1. A heat accumulator for collecting solar energy in a liquid, which comprises an aluminum alloy pan having a base, side walls and end walls extending upwardly from said base, a sheet of transparent material mounted on upper portions of the side and end walls spaced from the base to form an enclosed space therebetween, said aluminum alloy pan including 2% silicon and 1% maganese therein, means for mounting the pan wit-h the transparent sheet facing the meridian sun, thermal insulation between the base of the pan and the mounting means, means for introducing Water which contains small quantities of chlorine and fluoride into the pan so that it can be heated by the sun, and means for removing heated liquid from the pan, whereby during the normal course of use, the portion of the aluminum pan exposed to sunlight and water will turn black.

2. A heat accumulator for collecting solar energy in water, which comprises a series of aluminum alloy pans, thermal insulation beneath the base of the pan, a glass cover mounted on the upper portion of the pans, means for filling the pans with water which contains small quantities of chlorine and fluoride so that the entire assembly can be filled through the use of one control valve, and

means for draining the pans of heated water so that the entire assembly can be emptied through the use of one control valve; said aluminum alloy pans including 2% silicon and 1% manganese therein, and with grooves on the upper edges of three side walls and a flat ledge portion on the fourth side wall; said thermal insulation to be either polyurethane resin or board-form fiberglass; the glass cover to be ordinary single or double-strength window glass mounted in the grooves and on the ledge of the pans, and sealed with polysulphide resin polymer sealing material; said filling means consisting of a short inlet pipe welded to the upper wall of the aluminum pans, and connected to an inlet header which has a valve which controls the flow of water to and from all the pans in the series; said emptying means consisting of a short outlet pipe Welded to the lower wall of the aluminum pans, and connected to an outlet header which has a valve that controls the flow of water out of all the pans in the series; said inlet header and outlet header having an air vent line; said pan assembly sloping toward the approximate angle of the sun, and held in place by prefabricated lightweight concrete blocks, whereby during the normal course of use, the portion of the aluminum pan exposed to sunlight and water will turn black; and the means for mounting the pans facing the sun being graded sloping earth.

References Cited by the Examiner UNITED STATES PATENTS 1,101,001 6/1914 Willsie 126-271 X 1,240,890 9/1917 Shuman et al. 126-271 2,249,642 7/ 1941 Turner 126-271 2,519,281 8/1950 Presser et al 126-271 2,917,817 12/1959 Tabor.

3,052,228 9/ 1962 Okuda 126-271 3,076,450 2/ 1963 Gough et al. 126-271 3,145,707 8/1964 Thomason 126-271 FOREIGN PATENTS 1,023,132 12/ 1952 France.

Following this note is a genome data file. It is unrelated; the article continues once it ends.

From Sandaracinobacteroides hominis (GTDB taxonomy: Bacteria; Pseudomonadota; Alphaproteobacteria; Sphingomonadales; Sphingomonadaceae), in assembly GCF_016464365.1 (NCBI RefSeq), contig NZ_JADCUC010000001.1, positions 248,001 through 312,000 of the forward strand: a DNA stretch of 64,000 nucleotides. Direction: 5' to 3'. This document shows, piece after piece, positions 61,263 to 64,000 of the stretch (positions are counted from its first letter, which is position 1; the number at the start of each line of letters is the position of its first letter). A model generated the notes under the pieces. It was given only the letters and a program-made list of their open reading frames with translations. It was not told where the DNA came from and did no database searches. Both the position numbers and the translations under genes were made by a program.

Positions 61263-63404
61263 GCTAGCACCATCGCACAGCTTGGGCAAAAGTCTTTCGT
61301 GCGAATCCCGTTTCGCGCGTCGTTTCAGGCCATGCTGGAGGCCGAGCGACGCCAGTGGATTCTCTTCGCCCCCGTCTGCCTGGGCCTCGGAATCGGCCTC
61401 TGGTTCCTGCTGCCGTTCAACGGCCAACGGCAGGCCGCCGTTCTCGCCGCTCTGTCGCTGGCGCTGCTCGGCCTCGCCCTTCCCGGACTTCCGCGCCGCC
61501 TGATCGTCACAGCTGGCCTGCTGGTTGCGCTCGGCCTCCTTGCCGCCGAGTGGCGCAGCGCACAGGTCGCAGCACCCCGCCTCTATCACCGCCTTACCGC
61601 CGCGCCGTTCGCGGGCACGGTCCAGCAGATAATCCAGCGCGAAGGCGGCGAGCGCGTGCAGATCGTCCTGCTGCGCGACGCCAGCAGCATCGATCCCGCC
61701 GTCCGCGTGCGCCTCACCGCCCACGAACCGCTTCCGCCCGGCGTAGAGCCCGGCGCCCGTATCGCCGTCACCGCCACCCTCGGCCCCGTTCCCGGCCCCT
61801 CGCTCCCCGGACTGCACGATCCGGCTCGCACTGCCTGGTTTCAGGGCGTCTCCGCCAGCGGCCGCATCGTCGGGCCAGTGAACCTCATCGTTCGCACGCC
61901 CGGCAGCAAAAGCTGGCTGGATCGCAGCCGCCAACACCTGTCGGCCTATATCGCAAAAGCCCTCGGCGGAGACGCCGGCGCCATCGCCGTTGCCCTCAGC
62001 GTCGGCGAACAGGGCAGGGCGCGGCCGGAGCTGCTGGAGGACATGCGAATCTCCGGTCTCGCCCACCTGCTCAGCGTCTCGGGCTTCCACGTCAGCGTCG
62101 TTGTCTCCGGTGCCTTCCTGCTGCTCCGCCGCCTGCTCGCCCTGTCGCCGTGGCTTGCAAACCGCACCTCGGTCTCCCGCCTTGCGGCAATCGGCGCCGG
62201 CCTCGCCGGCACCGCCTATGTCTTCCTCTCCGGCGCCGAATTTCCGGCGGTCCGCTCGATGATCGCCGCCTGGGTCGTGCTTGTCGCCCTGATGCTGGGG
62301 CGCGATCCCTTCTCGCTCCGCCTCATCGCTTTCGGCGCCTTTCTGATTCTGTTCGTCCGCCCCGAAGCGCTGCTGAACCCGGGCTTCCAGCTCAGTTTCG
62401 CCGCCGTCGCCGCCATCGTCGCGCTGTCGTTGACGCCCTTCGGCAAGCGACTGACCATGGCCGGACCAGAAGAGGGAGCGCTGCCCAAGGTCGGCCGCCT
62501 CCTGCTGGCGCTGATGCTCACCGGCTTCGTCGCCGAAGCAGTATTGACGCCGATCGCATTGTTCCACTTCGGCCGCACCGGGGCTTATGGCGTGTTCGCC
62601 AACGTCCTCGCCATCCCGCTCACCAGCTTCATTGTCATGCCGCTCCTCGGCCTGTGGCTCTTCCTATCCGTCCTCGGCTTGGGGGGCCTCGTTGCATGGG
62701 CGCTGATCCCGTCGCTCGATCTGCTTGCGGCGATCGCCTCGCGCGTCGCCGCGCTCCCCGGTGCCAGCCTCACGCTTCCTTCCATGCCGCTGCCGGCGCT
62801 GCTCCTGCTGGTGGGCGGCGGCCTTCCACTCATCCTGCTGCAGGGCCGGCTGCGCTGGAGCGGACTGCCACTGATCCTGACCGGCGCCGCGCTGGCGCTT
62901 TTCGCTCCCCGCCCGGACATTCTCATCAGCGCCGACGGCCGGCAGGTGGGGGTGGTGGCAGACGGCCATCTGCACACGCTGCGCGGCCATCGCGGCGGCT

CHARLES I. MYHRE, Primary Examiner.

Patent Citations
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US1240890 *Sep 30, 1912Sep 25, 1917Frank ShumanSun-boiler.
US2249642 *Jan 27, 1938Jul 15, 1941Edward T TurnerSolar power apparatus
US2519281 *Nov 14, 1946Aug 15, 1950Wheeler GeorgeWater heater and storage unit
US2917817 *Jan 17, 1956Dec 22, 1959Res Council Of IsraelReceiver for solar energy collectors
US3052228 *Oct 31, 1960Sep 4, 1962Okuda YoshimatsnSolar hot water heater having an automatic water supply valve
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Referenced by
Citing PatentFiling datePublication dateApplicantTitle
US3799145 *Sep 21, 1972Mar 26, 1974D ButterfieldSolar heating system
US3886998 *Sep 6, 1973Jun 3, 1975Richard J RowekampCombination solar water heater and chiller
US4047518 *Apr 7, 1975Sep 13, 1977John Harland AndersonSolar heating cell
US4056092 *Jul 26, 1974Nov 1, 1977Meier Harold KFlat plate solar energy collector
US4127103 *Dec 21, 1976Nov 28, 1978Klank Benno E OHeat collecting and transferring apparatus and systems adapted for use with solar energy
US4127926 *Jun 16, 1977Dec 5, 1978Whiteline, Inc.Method of making solar reflectors
US4133914 *Oct 25, 1977Jan 9, 1979Zani David AMethod for insulating a solar energy collecting device
US4135492 *Nov 8, 1976Jan 23, 1979Volkswagenwerk AktiengesellschaftManifold arrangement
US4233963 *Sep 21, 1978Nov 18, 1980Park Energy CompanySolar heat collector system having means to accommodate thermal expansion
US4338917 *Aug 24, 1981Jul 13, 1982Keller Companies, Inc.Low temperature solar furnace and method
US4381763 *Jul 27, 1981May 3, 1983Kahl Karl HLow cost, low pressure, solar heated fence surrounding a swimming pool
US20110020064 *Jul 26, 2010Jan 27, 2011Graco Minnesota Inc.Screed die ir absorbtion coating
U.S. Classification126/666, 126/904, 126/678
International ClassificationF24J2/04
Cooperative ClassificationY02E10/44, F24J2/0461, Y10S126/904
European ClassificationF24J2/04C